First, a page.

Madison County, New York: Antiques Guideby Sue Kulick, PassPorter Guest Contributor
Last modified 1/17/2008
When you think about New York, antiques are probably not the first thing that comes to your mind. But let me tell you, there is a wonderful tiny corner of New York State where they have honed antiquing and bargain hunting to an art form.
Madison County in central New York State could well be called the antique capitol of New York. In a tiny town called Bouckville, there is a string of antique shops all along the main road. But there is more to it than that...
Every summer, Madison County puts on a show for the residents and tourists alike. Between the lush green farmland and the gently rolling hills of this beautiful area, thousands of antique dealers gather every summer in a field to show their wares. Yes, it's time for the Madison-Bouckville Antique Show!
The show is held on the third weekend in August and opens on Friday for the early birds. For an increased fee, dealers and serious collectors can get in to the show a day early to poke around and make some deals. The show opens to the public on Saturday morning. For a mere $6 ($7 for a weekend pass), you can gain entry to a veritable super market of antiques!
The dealers bring along a huge variety of things. Some of them bring things that have been sitting too long in their shop. Some dealers bring things that they think will sell. Some dealers bring whatever is "hot" that year. One year it was Depression glass, one year it was snowshoes, and another year it was wagon wheels. This year the trend seemed to be toward old kitchen items!
You enter this antique wonderland knowing that, like Walt Disney World, you are not going to see everything in one trip. Spread out before you are tents, tables, trucks and tarps, resplendent with items to delight the most seasoned antique-er or the bright-eyed novice!
If you're like us, the monetary value plays second fiddle to the decorative value. We own a log home, and we tend to look for things that will enhance the beauty of our home, rather that what will bring us money on the resale market.
If you get hungry, there is a large food tent in the center offering foods that range from salads to sandwiches to burgers to fresh fruit. It is run by the local fire/rescue department, so you know your lunch money is going towards a good cause.
So, let's say you've found the perfect item. But that beautiful rocking chair is a bit much to carry back to your car. Never fear! Look around - there are young men and women everywhere in yellow T-shirts with the word "Porter" on them. These young people will load up your purchase on a trolley, pulled by a tractor, and take it back to your car. But don't forget to throw them a few bucks. These young people work for free and depend on your tips!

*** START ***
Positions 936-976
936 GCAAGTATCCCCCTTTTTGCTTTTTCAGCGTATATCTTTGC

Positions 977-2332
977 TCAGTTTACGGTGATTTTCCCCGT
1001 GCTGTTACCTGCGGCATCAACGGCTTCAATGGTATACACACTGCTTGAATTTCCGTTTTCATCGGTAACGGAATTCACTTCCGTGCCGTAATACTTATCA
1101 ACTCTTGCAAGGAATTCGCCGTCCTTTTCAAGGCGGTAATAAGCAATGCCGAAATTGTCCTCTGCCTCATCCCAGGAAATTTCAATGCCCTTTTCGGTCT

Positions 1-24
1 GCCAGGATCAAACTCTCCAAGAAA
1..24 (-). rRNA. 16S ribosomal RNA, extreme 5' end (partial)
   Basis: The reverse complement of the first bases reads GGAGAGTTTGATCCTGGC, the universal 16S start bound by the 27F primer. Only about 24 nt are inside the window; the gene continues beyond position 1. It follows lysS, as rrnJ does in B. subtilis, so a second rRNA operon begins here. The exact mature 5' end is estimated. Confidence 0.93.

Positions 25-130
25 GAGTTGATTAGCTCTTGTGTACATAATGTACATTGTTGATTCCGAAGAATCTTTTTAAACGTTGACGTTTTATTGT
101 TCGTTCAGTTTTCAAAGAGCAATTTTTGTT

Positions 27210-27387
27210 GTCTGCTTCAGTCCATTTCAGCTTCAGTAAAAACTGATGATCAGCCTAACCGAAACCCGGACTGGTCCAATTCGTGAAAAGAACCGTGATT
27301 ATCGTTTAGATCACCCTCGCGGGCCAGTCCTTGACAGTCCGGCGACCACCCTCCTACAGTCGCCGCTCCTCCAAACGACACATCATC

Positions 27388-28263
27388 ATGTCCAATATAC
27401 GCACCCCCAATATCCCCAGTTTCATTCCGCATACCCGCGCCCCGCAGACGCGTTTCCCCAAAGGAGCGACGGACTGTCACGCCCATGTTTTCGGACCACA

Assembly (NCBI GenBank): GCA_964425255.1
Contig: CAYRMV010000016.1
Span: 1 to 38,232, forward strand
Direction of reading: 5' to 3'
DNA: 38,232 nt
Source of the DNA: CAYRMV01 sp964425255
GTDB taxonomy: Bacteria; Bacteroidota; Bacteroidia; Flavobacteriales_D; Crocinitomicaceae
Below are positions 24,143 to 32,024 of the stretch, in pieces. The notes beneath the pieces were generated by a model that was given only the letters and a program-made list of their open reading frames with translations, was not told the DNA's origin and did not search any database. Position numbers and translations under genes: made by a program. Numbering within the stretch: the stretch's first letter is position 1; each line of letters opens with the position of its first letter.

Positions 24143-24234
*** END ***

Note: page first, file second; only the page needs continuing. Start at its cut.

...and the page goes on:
If you get tired of the actual show, take a stroll into the town of Bouckville. Every store, every nook and cranny, every square inch of space, is covered by someone selling something. The dealers that don't get inside the antique show set up shop on the fields and side streets of Bouckville. There are treasures to be found everywhere you look.
And don't be afraid to bargain. It's not only accepted, it's expected! Don't want to pay $20 for that old map of the world? Offer $10! And on Sunday, many dealers would rather bargain than pack everything up again and haul it home.
If yard sales are more your style, this is the weekend for them! Every road leading into central Madison County is chock-full of people selling their household goods. We usually stop at a few on our way to and from the show. We have gotten a few good deals along the way, as well as a few classic pieces for our home.
Come and spend the day or the weekend having fun and shopping in this lovely area of New York State!
To find out more information, check out the web site: http://www.bouckvilleantiqueshows.com/html/main.html
About the Author: Sue Kulick is a resident of the Pocono Mountains and an avid Disney fan. She and her husband, Steve, live in a log home with their Golden Retrievers, Cody and Belle and their cat Tigger.
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Updated 1/17/2008 - Article #194
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